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Georgia: Making Cohabitation Work
Georgia: Making Cohabitation Work
Table of Contents
  1. Overview
Report 202 / Europe & Central Asia

Abkhazia: Deepening Dependence

The historically coveted region of Abkhazia has become even more dependent on Moscow since Russia’s controversial recognition a year and a half ago.

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Executive Summary

The historically coveted region of Abkhazia has become even more dependent on Moscow since Russia’s controversial recognition a year and a half ago. Russia is financing half the region’s budget, and against vigorous Georgian protests, it is spending $465 million to refurbish existing and build new military installations in the picturesque Black Sea coastal area. Virtually the entire population holds Russian citizenship, and almost all trade is with the northern neighbour. It will take constructive, creative thinking on the part of Georgian, Russian, Abkhazian and international actors alike to restore even a modicum of confidence between the parties to the conflict. Given Abkhazia’s unrealistic insistence that Georgia recognise it as independent and the equally unrealistic prospect that Sukhumi will acknowledge Georgia’s sovereignty, the two parties should focus on creating economic and humanitarian links without status preconditions in order to benefit both, build stability and give momentum to a long reconciliation process.

Abkhazian officials concede that the entity’s “independence” is in effect limited by the asymmetrical nature of its relationship with Russia but do not see their deepening dependence on Moscow as a threat. “Independence is a means to an end, and not an end in itself”, a high-ranking official told Crisis Group. “We have the amount of independence that meets our security and economic needs”.

In return for recognition and aid, Russia obtained highly prized military-strategic assets in Abkhazia, damaged Georgia’s drive to join NATO, demonstrated its anger at Western nations for their recognition of Kosovo and underlined its antipathy towards the government of Georgian President Mikheil Saakashvili. Perhaps most notably, Moscow has shown that in certain circumstances it can flex its muscles unilaterally without suffering significant political costs. Relations with the U.S., NATO and the European Union (EU) are essentially back to normal, even though Moscow has failed to implement important elements of the ceasefire agreements concluded at the end of its August 2008 war with Georgia by President Medvedev and French President Sarkozy, the latter acting as the EU Presidency.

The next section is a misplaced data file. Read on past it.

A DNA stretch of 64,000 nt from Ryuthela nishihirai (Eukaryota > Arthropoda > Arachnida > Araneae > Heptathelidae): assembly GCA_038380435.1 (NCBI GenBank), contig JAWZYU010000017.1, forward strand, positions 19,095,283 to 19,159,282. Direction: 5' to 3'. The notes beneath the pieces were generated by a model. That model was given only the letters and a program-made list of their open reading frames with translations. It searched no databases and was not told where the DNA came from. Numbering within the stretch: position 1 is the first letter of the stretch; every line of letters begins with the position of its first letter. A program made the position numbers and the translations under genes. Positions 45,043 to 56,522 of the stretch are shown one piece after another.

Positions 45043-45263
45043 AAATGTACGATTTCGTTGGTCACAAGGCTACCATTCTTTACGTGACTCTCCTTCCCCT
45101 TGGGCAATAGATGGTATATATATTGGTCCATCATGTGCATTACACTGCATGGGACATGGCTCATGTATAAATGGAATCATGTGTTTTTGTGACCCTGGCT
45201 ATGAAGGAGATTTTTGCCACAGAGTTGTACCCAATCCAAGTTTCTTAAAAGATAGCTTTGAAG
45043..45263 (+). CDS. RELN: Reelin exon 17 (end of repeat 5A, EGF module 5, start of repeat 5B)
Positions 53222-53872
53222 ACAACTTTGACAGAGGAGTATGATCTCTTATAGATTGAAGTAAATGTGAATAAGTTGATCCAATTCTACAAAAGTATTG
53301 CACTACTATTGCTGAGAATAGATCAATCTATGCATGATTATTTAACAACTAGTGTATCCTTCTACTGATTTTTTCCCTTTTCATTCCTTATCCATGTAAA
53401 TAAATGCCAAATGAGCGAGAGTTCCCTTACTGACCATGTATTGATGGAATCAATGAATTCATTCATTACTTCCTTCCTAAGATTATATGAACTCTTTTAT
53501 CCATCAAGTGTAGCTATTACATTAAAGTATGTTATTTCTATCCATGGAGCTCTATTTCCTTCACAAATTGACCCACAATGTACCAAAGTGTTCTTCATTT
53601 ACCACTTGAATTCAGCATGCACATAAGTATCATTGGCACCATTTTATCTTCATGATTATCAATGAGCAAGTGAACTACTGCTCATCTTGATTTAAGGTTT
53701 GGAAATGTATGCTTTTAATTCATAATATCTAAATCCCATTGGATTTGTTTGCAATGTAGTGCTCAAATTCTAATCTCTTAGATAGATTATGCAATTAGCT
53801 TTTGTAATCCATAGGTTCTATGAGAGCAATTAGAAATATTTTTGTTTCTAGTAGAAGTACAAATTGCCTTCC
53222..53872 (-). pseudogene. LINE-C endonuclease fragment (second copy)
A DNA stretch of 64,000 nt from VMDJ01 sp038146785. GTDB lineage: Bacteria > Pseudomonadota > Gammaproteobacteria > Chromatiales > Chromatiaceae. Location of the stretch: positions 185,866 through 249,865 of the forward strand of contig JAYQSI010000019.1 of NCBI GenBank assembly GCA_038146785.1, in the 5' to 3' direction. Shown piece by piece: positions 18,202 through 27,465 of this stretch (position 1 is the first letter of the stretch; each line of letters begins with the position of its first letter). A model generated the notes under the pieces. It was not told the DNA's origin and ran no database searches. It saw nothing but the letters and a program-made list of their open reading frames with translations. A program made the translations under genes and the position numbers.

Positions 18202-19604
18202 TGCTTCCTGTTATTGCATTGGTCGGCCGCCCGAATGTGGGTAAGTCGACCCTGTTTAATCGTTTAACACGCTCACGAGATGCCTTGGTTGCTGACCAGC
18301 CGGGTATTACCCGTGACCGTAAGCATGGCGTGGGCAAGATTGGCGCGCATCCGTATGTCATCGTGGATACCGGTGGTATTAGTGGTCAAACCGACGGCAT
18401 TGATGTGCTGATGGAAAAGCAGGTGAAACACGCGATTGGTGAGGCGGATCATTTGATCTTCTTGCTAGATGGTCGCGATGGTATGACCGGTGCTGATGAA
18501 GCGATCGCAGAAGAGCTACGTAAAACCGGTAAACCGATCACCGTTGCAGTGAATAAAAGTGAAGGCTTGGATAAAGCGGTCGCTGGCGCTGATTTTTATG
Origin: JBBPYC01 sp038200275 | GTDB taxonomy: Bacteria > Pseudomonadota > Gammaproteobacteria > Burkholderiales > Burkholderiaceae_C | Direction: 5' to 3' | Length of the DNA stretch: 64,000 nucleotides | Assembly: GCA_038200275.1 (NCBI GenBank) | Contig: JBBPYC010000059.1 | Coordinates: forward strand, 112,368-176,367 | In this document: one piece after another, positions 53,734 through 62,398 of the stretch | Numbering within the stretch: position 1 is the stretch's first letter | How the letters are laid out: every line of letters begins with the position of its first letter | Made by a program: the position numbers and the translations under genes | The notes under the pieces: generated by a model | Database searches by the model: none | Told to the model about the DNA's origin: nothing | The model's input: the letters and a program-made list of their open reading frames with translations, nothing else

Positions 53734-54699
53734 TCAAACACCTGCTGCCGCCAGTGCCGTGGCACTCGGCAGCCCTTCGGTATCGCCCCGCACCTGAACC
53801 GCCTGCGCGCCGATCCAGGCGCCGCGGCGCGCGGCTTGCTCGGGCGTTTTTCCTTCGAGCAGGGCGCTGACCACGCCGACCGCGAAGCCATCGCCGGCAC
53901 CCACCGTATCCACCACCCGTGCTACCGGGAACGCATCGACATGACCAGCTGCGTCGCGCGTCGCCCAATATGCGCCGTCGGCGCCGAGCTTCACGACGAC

Abkhazia’s international status is far from settled. With only three countries other than Russia considering it independent from Georgia and no chance of any EU member-state or other major international recognition in the near term, the conflict is unresolved and could again destabilise the southern Caucasus. As many as 212,000 ethnic Georgians remain forcibly displaced, and whereas some ethnic Georgians have in the past been able to return to the Gali district, Abkhazian officials most recently stated that no returns to other parts of the entity will be authorised. Questions also linger as to how solid a long-term asymmetrical relationship between Russia and Abkhazia might be. Some, especially ethnic Abkhaz, who number less than 100,000 in the entity, are wary of becoming overly reliant on Moscow economically, politically, and culturally, or essentially being assimilated.

The chances for meaningful progress between Tbilisi and Sukhumi were slim even before the 2008 war and have been further eroded. Tbilisi sees the conflict as a matter of Moscow occupying and annexing its territory, while the Abkhazian authorities see Russia as a guarantor of security. Diplomatic relations between Moscow and Tbilisi have been cut. The bitterness between the two governments is deeply personalised and emotional. Beyond occasional discussions in Geneva called for by the ceasefire agreements, there is no real process or forum for Russia, Georgia and representatives from Abkhazia and South Ossetia to find solutions to even day-to-day issues.